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Acquired dysfibrinogenaemia in liver disease.
  1. J L Francis,
  2. D J Armstrong

    Abstract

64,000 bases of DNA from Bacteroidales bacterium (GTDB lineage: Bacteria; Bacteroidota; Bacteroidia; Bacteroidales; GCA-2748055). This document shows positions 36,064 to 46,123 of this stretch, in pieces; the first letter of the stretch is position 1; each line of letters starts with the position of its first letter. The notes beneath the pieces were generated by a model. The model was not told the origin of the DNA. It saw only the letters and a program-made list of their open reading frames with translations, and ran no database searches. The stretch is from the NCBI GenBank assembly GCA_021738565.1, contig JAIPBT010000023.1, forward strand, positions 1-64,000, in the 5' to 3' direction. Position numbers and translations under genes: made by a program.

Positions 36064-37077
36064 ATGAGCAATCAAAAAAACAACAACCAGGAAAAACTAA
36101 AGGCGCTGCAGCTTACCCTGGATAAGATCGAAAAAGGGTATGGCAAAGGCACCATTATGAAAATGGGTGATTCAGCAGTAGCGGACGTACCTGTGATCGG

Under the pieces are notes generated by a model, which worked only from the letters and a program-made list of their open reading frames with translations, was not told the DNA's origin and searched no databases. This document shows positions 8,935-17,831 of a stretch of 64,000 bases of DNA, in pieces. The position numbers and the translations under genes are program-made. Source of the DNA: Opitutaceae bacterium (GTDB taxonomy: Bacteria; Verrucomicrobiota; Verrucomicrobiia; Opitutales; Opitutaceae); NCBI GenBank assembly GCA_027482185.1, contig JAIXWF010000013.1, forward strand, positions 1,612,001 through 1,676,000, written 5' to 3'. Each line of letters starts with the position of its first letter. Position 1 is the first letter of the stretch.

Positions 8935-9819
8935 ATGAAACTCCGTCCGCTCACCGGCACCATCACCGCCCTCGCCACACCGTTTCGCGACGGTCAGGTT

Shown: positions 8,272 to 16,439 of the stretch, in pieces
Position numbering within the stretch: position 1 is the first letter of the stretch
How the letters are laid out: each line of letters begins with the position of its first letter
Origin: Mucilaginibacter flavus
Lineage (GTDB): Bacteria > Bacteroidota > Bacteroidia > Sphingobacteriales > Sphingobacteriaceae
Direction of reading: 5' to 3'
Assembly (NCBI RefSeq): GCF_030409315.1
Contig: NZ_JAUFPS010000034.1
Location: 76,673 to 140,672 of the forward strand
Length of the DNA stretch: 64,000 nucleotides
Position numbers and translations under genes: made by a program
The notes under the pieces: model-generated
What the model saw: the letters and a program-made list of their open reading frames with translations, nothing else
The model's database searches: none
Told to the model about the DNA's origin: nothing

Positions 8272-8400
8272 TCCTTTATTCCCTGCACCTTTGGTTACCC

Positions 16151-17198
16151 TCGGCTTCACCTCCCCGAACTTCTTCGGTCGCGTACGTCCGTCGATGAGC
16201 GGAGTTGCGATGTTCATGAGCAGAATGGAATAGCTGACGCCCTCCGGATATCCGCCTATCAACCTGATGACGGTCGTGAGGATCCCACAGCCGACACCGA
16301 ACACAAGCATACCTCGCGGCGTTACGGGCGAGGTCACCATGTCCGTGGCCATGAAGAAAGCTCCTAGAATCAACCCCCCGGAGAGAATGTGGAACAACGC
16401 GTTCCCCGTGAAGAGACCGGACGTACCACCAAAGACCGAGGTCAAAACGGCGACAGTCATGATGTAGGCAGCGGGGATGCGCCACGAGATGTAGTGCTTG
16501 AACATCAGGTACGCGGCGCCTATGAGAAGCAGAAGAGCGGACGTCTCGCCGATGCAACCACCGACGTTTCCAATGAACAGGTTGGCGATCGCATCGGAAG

Using a new and sensitive screening method, dysfibrinogenaemia (DF) was detected in 76% of patients with cirrhosis, 78% with chronic active liver disease and 86% with acute liver failure. The incidence was much lower in obstructive jaundice (8%) and miscellaneous liver disorders (4%). It is concluded that the fibrin monomer polymerisation (FMP) ratio test is a simple and sensitive test for the detection of DF, and is useful in the differential diagnosis of hepatocellular and obstructive jaundice. Hyperfibrinogenaemia, particularly in patients with obstructive jaundice, may explain the high incidence of abnormal thrombin and Reptilase clotting times despite normal FMP ratios. Dysfibrinogenaemia dose not appear to be related to the degree of liver function impairment, but may be associated with regeneration of hepatic tissue.

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